Overview

Brief Summary

Biology

These fish are slow-moving and rely on their camouflage as protection against predation; they drift in the water and with the leaf-like appendages resemble the swaying seaweed of their habitat (4). Individuals are observed either on their own or in pairs; feeding on planktonic organisms by sucking prey into their toothless mouths (4). Like seahorses, seadragon males are the sex that cares for the developing eggs. Females lay around 120 eggs onto the brood patch located on the underside of the males tail (4). The eggs are fertilised and carried by the male for around a month before the hatchlings emerge (4).
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Description

Weedy seadragons are one of only two species of seadragons, the second is known as the leafy seadragon (Phycodurus eques) due to the greater number of leaf-like appendages along its body (2). Seadragons resemble the seahorses to which they are related, having a bony-plated body and elongated snout; their tails are not prehensile however (3). Adult weedy seadragons are a reddish colour, with yellow and purple markings; they have small leaf-like appendages that provide camouflage and a number of short spines for protection (4). Males have narrower bodies and are darker than females (4). Seadragons have a long dorsal fin along the back and small pectoral fins on either side of the neck, which provide balance (3).
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Comprehensive Description

Biology

Recorded from the intertidal zone to a depth of 50 m (Ref. 9563). Frequently among seaweeds and coral reefs (Ref. 9137). Ovoviviparous (Ref. 205). The male carries the eggs in a brood pouch which is found under the tail (Ref. 205).
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Distribution

Range Description

Weedy Seadragons are found along much of the southern Australian coastline, from near Newcastle, NSW (approx 32° 56’S) southwards to Actaeon Island, TAS (43°32’S) and westwards through VIC and SA to Geraldton, WA (28°46’S) (Pogonoski et al. 2002).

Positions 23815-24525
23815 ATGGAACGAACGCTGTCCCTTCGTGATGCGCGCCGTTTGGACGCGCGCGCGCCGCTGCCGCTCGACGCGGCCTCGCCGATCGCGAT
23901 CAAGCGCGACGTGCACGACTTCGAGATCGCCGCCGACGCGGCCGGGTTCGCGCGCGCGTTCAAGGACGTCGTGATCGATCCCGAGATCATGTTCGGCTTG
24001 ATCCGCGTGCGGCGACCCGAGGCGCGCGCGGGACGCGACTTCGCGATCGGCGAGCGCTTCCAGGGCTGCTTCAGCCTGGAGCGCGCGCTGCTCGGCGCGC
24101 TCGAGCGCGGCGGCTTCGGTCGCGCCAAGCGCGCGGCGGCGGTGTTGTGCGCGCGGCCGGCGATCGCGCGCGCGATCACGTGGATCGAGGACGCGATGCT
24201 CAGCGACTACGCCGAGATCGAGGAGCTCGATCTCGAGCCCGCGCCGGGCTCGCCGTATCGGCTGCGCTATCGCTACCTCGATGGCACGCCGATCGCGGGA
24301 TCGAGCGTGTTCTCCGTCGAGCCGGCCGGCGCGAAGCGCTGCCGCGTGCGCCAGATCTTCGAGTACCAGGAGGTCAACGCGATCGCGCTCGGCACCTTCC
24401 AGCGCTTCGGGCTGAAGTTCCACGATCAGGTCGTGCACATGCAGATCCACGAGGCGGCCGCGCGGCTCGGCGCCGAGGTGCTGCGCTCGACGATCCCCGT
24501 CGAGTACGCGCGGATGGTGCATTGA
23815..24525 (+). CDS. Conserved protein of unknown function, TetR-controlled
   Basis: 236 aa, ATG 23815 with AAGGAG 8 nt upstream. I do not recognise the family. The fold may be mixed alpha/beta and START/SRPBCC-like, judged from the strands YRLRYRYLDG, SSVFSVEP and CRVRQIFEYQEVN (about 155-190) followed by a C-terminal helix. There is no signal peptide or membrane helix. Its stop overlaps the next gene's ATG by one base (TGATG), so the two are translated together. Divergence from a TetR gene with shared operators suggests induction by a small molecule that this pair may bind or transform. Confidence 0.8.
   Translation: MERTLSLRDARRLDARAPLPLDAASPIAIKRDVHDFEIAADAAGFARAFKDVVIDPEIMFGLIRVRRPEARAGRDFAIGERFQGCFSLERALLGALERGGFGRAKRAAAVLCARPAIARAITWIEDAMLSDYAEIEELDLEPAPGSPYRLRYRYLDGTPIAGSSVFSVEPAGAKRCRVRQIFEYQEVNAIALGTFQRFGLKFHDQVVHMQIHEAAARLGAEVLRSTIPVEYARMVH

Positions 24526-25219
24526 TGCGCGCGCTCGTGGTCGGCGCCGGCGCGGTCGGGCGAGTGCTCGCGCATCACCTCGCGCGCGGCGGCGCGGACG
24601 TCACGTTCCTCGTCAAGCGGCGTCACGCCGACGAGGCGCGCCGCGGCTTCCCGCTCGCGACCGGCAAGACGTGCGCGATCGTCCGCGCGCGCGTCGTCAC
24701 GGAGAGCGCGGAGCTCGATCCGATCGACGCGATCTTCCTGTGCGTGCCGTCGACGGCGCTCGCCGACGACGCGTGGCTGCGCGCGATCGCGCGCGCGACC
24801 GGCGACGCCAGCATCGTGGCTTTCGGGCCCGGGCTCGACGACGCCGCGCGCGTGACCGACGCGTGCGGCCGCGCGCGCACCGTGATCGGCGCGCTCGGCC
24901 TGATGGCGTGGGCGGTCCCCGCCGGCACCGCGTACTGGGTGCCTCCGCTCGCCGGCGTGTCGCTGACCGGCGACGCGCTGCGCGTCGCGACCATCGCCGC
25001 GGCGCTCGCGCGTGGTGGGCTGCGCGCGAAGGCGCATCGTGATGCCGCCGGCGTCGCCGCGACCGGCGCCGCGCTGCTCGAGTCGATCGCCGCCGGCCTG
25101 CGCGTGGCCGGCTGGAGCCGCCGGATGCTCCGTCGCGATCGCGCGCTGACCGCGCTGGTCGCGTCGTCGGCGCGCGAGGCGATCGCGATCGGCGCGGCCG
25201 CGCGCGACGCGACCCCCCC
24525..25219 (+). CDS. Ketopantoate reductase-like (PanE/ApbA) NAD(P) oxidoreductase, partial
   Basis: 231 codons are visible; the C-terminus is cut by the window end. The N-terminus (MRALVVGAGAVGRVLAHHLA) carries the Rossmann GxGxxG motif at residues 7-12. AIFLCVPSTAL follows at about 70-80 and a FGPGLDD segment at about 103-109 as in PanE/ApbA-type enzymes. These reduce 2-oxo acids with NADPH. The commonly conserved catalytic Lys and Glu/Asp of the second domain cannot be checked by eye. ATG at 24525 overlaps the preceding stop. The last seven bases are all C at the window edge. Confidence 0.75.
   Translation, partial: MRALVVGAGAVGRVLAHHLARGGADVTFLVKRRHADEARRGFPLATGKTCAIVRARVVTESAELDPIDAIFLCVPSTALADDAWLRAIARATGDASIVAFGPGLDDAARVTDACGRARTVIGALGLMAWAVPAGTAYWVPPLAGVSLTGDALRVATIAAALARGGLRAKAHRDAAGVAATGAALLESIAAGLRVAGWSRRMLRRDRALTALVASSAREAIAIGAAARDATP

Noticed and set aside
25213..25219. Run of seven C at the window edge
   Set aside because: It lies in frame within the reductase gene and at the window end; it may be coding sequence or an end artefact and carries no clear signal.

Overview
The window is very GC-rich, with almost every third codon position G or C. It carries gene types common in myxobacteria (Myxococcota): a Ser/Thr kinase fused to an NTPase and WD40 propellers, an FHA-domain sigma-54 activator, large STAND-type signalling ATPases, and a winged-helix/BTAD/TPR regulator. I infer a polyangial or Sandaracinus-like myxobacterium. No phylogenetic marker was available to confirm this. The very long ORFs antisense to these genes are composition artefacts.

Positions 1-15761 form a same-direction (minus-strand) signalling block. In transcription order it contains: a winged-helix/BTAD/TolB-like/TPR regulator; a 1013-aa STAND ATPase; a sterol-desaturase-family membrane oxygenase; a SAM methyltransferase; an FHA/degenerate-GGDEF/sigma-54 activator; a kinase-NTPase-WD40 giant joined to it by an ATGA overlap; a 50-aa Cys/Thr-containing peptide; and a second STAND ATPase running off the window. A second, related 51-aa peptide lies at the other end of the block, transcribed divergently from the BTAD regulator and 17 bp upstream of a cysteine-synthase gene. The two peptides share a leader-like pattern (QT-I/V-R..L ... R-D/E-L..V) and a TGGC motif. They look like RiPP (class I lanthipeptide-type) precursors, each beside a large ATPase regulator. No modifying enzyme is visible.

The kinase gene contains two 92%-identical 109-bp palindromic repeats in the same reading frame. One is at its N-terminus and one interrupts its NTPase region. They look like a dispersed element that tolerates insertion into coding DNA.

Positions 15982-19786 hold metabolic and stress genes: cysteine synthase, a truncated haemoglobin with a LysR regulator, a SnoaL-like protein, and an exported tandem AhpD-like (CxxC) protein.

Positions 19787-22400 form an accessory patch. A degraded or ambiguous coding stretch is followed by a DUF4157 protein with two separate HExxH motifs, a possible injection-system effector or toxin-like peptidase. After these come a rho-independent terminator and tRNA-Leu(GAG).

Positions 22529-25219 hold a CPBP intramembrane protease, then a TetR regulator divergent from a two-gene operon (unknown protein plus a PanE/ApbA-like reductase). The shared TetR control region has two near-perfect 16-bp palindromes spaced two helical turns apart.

Phyllopteryx taeniolatus can be locally common in NSW, VIC and TAS. In Victoria it can often be seen in shallow areas of Port Phillip Bay (surrounded by the city of Melbourne) and Western Port. In NSW it is often found on sheltered reefs in waters exceeding 15 m, but is also found in shallower waters in large open bays (Kuiter 2000a). In TAS large numbers have been observed at a number of sites in the D’Entrecasteaux Channel, particular in the Blackman’s Bay/Kingston area (Martin-Smith and Davey, unpublished data).

Follow the link below for map of the known range of P. taeniolatus.
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Australia: New South Wales, Victoria, Tasmania, South Australia and Western Australia.
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Eastern Indian Ocean: southern Australia, from southern Western Australia to New South Wales and Tasmania (Ref. 9563).
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Geographic Range

Weedy sea dragons, also known as common sea dragons, are endemic to the waters off of the southern coast of Australia. Individuals of this species have been sighted off the eastern coast of Australia in New South Wales, as far north as Port Stephens; along the southern coast; and up around the western coast of Australia as far north as Geraldton, West Australia. (Dawson, 1985)

Biogeographic Regions: australian (Native )

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Range

Endemic to southern Australian waters, the weedy seadragon is found along the south coast from the Abrolhos Islands in Western Australia to Port Stephens, New South Wales. The range also includes the coast of Tasmania (3).
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Physical Description

Morphology

Physical Description

A weedy sea dragon reaches 45cm in length and has a narrow body with a long, tubular snout. It has two spines above its eye, one spine in front of the eye, and a varying number of leafy appendages, either paired or single, along its body. These purple appendages have a black border, and provide the fish camouflage in its habitat because they resemble floating seaweed. The bodies of these fish are usually red with yellow spots and seven purplish blue stripes near the head. Weedy sea dragons are not sexually dimorphic and have no subspecies, but do have a close relative: Phycodurus eques, the leafy sea dragon. The leafy sea dragon is found in the same geographic range, and differs in appearance only because it has many more appendages. (Scott, 1962)